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THE TIME has come to hang up my pawns. After many decades' involvement in the game, as player, writer and guru, I recently made a discovery so horrifying that I doubt I shall ever be able to touch a chess piece again. What I found was nothing less than Adolf Anderssen's deathbed confession in which he explains what really happened in the game known as the "evergreen". And it exposes the most brilliant game in chess history as a sham and a travesty. This revelation has ruined everything for me. As far as chess is concerned, I wish, in future, to be known only as Colonel Walter Polhill (rtd) (rtd). Here is the evidence:

White: Adolf Anderssen

Black: Jean Dufresne

Berlin 1852 (offhand game)

1.e4 e5 2.Nf3 Nc6 3.Bc4 Bc5 4.b4 Bxb4 5.c3 Ba5 6.d4 exd4 7.0-0 d3 8.Qb3 Qf6 9.e5 Qg6

At this stage, Anderssen says that he was hoping he might regain one of his pawns, then scrape a draw in the endgame.

10.Re1 Nge7 11.Ba3 b5

"I now realised I had gone hopeless- ly wrong," Anderssen admits. "When his bishop comes to b7, it will join the queen to menace g2. I should not have pushed the pawn to e5."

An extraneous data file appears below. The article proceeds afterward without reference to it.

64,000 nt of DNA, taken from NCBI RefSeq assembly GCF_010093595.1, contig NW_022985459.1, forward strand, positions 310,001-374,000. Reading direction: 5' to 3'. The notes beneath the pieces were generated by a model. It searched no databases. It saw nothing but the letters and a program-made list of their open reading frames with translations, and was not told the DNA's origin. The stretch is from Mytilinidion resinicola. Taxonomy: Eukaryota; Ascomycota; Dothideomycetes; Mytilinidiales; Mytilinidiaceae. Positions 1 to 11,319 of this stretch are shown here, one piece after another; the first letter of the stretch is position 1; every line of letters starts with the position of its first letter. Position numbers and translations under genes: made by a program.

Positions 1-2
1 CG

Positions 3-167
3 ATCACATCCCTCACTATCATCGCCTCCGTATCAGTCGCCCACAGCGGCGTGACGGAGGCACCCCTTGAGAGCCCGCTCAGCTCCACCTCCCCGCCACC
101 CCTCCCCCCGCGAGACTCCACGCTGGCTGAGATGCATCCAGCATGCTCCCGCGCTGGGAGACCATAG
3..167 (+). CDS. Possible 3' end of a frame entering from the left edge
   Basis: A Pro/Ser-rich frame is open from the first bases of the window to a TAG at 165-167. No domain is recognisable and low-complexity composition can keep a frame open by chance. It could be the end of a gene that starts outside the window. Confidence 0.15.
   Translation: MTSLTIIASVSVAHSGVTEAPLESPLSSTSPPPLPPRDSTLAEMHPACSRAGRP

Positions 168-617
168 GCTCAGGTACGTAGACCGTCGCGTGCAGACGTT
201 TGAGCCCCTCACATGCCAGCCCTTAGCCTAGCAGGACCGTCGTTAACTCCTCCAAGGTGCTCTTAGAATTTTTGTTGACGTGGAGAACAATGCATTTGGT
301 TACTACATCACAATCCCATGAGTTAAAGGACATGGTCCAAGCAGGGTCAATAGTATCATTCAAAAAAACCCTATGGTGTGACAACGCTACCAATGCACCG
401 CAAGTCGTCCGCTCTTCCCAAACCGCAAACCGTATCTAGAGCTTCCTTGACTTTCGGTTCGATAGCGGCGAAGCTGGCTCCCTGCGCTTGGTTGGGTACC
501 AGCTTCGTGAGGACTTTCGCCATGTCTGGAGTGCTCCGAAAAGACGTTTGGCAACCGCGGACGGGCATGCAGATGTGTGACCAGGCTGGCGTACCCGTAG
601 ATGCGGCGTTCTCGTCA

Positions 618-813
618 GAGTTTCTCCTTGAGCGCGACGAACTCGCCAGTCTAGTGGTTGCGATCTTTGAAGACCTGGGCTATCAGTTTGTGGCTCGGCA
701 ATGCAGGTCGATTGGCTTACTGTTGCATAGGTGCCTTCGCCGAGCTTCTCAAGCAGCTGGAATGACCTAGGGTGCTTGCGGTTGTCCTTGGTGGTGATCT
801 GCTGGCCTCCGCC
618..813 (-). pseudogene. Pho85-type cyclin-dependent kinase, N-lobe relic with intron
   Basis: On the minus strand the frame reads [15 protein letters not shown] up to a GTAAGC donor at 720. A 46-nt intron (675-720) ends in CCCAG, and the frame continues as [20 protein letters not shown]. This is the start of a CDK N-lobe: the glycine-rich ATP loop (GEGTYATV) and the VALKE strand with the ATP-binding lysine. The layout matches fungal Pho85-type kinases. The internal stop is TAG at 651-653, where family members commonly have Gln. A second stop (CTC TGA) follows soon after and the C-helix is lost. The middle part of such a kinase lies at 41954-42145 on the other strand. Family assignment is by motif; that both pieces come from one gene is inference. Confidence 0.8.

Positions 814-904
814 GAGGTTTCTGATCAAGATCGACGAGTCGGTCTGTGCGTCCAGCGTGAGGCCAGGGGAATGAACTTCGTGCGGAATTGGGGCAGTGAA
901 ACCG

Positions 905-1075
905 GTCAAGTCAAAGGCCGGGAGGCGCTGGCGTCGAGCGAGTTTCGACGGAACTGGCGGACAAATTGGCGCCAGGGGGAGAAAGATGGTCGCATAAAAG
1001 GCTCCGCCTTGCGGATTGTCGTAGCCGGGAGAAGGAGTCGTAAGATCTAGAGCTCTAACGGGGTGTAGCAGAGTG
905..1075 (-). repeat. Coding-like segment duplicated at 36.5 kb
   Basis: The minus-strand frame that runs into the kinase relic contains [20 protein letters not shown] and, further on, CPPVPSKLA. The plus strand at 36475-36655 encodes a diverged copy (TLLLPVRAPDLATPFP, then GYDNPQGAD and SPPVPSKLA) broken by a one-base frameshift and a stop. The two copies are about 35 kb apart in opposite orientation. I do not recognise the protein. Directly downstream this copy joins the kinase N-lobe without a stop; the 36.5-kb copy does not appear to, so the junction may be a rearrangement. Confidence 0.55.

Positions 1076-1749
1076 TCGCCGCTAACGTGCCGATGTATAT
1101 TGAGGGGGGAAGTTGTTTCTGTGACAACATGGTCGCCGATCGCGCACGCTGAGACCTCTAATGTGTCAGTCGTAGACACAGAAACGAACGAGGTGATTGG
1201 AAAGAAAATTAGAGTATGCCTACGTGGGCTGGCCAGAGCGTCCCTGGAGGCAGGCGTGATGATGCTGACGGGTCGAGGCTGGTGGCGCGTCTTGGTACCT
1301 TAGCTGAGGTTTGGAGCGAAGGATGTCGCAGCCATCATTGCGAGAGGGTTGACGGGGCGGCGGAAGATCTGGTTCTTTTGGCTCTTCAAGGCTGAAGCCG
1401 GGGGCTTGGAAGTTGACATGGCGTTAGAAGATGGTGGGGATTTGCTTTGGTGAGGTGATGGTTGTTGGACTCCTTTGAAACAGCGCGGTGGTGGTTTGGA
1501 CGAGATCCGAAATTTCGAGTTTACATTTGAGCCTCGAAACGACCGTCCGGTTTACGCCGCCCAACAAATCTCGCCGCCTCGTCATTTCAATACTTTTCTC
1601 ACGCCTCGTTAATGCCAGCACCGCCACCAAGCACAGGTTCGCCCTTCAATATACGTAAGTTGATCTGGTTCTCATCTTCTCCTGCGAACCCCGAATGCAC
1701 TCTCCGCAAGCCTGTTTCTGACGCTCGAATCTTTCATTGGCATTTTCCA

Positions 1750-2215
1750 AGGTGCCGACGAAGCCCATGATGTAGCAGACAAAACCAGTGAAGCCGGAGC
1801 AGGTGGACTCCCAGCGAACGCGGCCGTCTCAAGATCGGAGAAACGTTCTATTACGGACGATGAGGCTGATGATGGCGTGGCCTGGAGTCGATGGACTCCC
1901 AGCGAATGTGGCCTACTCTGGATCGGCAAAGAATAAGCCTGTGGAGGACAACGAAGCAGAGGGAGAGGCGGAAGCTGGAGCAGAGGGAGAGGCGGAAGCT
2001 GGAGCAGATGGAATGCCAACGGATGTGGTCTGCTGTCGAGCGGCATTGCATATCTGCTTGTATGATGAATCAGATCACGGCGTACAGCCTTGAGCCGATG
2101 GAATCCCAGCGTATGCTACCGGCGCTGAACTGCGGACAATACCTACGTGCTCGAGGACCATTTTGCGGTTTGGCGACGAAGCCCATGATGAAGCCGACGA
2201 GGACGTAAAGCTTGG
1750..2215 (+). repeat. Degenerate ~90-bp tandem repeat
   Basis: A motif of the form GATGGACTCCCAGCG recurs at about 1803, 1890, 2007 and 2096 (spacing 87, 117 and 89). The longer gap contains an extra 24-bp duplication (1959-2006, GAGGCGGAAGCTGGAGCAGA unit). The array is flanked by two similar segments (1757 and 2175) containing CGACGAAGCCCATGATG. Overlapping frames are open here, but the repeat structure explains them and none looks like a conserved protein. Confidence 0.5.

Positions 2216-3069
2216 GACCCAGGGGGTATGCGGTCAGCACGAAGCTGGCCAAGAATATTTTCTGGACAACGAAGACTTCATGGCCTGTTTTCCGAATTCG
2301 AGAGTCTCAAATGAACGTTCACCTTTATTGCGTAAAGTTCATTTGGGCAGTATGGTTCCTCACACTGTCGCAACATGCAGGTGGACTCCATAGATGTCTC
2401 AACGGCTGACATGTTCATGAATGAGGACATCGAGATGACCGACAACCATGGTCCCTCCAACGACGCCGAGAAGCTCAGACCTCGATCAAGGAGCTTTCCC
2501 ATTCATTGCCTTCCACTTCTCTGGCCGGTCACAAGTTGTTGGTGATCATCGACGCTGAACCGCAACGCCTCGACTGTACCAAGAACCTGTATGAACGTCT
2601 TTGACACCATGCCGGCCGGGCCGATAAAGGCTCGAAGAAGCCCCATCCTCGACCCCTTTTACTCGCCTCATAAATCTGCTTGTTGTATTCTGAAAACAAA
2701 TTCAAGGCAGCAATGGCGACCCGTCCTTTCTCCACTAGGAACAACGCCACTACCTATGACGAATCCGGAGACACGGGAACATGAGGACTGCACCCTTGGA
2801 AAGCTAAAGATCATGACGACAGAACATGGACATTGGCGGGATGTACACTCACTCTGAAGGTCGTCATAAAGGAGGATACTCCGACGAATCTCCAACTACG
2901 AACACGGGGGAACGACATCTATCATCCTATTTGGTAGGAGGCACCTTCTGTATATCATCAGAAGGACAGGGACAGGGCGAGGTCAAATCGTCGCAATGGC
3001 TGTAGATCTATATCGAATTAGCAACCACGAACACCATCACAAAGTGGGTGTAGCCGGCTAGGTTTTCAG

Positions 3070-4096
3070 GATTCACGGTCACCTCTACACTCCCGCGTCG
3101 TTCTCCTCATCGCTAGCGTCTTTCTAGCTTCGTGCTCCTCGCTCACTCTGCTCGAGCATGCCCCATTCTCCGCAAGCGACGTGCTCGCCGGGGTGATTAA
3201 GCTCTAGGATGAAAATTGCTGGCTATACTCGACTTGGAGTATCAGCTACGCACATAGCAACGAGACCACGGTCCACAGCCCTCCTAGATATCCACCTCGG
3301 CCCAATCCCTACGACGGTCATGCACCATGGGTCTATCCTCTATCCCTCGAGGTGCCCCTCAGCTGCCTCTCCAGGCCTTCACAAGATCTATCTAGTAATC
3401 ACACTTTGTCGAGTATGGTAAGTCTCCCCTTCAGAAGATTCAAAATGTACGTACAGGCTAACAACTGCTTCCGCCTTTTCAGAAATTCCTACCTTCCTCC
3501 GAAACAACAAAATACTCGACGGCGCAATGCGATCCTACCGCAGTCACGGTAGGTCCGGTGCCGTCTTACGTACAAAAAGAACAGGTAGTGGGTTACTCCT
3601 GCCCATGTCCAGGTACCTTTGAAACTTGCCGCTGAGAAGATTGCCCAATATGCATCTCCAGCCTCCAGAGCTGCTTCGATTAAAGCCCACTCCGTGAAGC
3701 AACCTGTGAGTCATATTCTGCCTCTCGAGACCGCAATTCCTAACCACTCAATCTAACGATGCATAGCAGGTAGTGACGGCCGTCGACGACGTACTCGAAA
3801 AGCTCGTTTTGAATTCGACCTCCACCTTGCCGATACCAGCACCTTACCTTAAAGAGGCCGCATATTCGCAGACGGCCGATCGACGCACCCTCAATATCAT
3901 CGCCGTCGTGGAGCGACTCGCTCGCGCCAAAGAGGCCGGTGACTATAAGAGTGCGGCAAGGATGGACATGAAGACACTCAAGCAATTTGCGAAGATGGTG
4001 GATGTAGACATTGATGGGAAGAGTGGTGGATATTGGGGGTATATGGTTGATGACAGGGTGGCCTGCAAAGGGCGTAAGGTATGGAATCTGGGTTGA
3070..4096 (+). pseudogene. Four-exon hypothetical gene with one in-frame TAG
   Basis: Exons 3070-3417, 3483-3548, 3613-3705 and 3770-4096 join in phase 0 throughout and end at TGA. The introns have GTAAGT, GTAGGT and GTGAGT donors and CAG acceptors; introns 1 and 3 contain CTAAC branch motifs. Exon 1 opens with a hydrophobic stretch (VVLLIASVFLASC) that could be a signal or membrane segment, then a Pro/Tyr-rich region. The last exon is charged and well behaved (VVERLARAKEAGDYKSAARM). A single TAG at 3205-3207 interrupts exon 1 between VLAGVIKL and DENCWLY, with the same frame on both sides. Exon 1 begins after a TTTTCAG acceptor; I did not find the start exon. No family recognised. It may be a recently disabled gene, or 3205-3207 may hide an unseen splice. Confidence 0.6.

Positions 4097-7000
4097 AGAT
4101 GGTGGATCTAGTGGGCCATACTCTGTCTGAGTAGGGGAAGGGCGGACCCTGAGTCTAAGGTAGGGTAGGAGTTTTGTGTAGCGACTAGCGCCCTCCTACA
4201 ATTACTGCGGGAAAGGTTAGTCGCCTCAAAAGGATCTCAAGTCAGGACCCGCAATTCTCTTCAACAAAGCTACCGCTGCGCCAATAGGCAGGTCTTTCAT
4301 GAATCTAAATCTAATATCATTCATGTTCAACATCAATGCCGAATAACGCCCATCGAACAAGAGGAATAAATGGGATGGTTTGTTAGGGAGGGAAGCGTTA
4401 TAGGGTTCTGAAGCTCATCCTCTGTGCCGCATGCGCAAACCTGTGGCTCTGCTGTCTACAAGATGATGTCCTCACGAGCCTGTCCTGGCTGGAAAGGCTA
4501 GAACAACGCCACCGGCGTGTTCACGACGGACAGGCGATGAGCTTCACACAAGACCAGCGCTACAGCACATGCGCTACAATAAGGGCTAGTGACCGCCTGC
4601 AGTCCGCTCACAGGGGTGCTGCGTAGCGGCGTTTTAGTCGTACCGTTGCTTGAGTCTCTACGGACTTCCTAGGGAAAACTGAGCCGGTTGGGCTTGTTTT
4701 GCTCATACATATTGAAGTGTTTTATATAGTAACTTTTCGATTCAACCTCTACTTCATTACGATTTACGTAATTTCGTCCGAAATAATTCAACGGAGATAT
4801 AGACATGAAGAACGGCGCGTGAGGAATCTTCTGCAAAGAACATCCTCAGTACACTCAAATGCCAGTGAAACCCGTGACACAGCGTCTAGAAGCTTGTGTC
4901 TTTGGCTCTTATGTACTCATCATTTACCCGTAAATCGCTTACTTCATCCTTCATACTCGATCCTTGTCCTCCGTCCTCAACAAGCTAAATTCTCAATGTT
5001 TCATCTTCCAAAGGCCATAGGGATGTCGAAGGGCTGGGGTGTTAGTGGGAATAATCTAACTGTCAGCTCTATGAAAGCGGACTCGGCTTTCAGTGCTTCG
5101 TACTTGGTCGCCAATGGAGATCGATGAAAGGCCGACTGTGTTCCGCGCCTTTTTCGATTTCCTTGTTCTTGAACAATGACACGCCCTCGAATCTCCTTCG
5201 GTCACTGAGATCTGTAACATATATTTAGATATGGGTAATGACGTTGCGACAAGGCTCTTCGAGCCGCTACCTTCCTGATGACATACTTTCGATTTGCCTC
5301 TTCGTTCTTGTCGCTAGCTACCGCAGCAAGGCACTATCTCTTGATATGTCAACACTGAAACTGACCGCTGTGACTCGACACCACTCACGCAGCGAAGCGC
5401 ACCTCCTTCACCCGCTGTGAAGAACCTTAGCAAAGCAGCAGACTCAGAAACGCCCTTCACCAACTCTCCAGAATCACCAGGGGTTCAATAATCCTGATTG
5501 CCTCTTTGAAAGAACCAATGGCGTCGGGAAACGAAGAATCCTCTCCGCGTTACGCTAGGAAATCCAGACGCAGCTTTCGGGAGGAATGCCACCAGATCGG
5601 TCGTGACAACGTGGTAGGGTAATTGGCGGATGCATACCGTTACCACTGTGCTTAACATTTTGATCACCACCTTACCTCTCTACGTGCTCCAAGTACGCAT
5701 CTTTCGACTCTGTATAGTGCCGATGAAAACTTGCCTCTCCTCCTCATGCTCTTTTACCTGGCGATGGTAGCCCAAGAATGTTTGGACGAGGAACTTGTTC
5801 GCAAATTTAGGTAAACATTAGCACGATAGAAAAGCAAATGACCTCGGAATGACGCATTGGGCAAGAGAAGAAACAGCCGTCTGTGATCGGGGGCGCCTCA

12.Qxb5 Rb8 13.Qa4 Bb6 14.Nbd2 Bb7 15.Ne4

"Played more to block the long diagonal than with any aggressive intent."

15...Qf5 16.Bxd3 Qh5 17.Nf6+

"Rashly played," Anderssen says.

17...gxf6 18.exf6 Rg8 19.Rad1

This move, so widely praised as a touch of genius, was a "Fingerfehler". Anderssen had intended the desperate 19.Rxe7+ Nxe7 20.Re1, but touched the wrong rook first.

19...Qxf3 (See diagram.)

"With g2 under assault on the file and diagonal, my sole concern now was to ruin the game with a sequence of stupidities that would preclude its publication."

20.Rxe7+ Nxe7 21.Qxd7+ Kxd7

"My intention here had been to play 22.Be2+ and struggle on in an endgame some pieces behind. Then I saw something."

22.Bf5++ Ke8 23.Bd7+ Kf8 24.Bxe7 mate.

"All cheered and my opponent congratulated me. How could I confess my victory was pure luck?" Anderssen concludes.